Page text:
Uroš Macerl, an organic farmer from Slovenia, successfully stopped a cement kiln from co-incinerating petcoke with hazardous industrial waste by rallying legal support from fellow activists and leveraging his status as the only citizen allowed to challenge the plant’s permits.
WENDY BOWMAN, Australia
In the midst of an onslaught of coal development in Australia, octogenarian Wendy Bowman stopped a powerful multinational mining company from taking her family farm and protected her community in Hunter Valley from further pollution and environmental destruction.
MARK! LOPEZ, United States
Born and raised in a family of community activists, mark! Lopez persuaded the state of California to provide comprehensive lead testing and cleanup of East Los Angeles homes contaminated by a battery smelter that had polluted the community for over three decades.
RODRIGO TOT, Guatemala
An indigenous leader in Guatemala’s Agua Caliente, Rodrigo Tot led his community to a landmark court decision that ordered the government to issue land titles to the Q’eqchi people and kept environmentally destructive nickel mining from expanding into his community.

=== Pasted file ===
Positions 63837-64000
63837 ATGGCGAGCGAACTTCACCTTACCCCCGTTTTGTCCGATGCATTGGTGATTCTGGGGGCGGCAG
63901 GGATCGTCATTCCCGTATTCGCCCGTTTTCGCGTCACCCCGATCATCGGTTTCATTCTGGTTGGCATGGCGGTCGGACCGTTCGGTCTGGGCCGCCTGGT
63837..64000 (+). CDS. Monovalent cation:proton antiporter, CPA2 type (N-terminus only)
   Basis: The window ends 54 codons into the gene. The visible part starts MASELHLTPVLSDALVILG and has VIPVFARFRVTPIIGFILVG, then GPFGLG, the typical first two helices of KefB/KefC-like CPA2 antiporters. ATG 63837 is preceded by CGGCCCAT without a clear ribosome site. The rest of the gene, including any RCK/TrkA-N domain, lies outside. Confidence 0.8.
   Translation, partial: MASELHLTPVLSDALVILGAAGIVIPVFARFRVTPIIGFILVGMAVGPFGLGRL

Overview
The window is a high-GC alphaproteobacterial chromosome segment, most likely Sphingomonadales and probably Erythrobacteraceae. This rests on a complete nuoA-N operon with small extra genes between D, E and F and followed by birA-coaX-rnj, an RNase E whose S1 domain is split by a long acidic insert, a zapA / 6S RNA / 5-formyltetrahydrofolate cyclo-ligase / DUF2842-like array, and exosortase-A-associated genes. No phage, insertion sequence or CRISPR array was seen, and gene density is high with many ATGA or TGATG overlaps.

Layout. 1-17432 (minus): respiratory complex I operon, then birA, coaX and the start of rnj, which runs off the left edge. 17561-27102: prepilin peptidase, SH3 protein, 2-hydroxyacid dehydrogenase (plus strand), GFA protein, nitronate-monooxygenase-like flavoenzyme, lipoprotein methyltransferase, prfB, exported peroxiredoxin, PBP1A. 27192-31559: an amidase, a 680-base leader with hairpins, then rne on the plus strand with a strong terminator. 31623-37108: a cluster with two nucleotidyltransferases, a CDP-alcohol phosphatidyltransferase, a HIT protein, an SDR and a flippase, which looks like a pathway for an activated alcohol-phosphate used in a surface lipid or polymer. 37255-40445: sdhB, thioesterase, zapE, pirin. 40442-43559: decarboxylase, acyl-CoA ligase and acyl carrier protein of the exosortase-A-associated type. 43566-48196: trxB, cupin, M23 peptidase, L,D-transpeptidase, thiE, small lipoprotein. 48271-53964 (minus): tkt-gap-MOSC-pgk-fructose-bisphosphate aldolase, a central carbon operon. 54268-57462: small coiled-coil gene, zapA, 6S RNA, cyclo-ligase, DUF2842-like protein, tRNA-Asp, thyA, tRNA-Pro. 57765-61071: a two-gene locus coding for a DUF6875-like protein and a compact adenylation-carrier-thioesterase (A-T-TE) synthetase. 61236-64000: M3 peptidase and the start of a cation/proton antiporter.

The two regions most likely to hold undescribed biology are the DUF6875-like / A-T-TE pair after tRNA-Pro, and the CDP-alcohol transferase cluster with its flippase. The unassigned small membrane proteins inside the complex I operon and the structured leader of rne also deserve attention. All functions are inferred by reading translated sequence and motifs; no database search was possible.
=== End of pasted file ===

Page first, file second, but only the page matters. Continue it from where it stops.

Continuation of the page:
About the Goldman Environmental Prize
The Goldman Environmental Prize was established in 1989 by late San Francisco civic leaders and philanthropists Richard and Rhoda Goldman. Prize winners are selected by an international jury from confidential nominations submitted by a worldwide network of environmental organizations and individuals.
Congratulations to these dedicated environmental heroes!
Learn about our feathered friends from our new Partner: BirdNote
Climate Change, Ocean Acidification + Art + Craft
For the past 10 years, sisters Margaret and Christine Wertheim have been leading a collaborative crochet project to build visual models of healthy and unhealthy coral reefs.
The sisters Wertheim weave science and math into their dynamic crochet coral reef exhibits.
Check out Margaret's TED talk on the project: Here
Project Based Education
We know our environment needs innovative, collaborative and creative solutions.
There is no end to the work students can do to improve our environment. For example, students monitor energy usage in schools, they decrease food waste, plant gardens, restore native ecosystems and collect ecological data.
Check out Washington Green School school projects to "green" your school.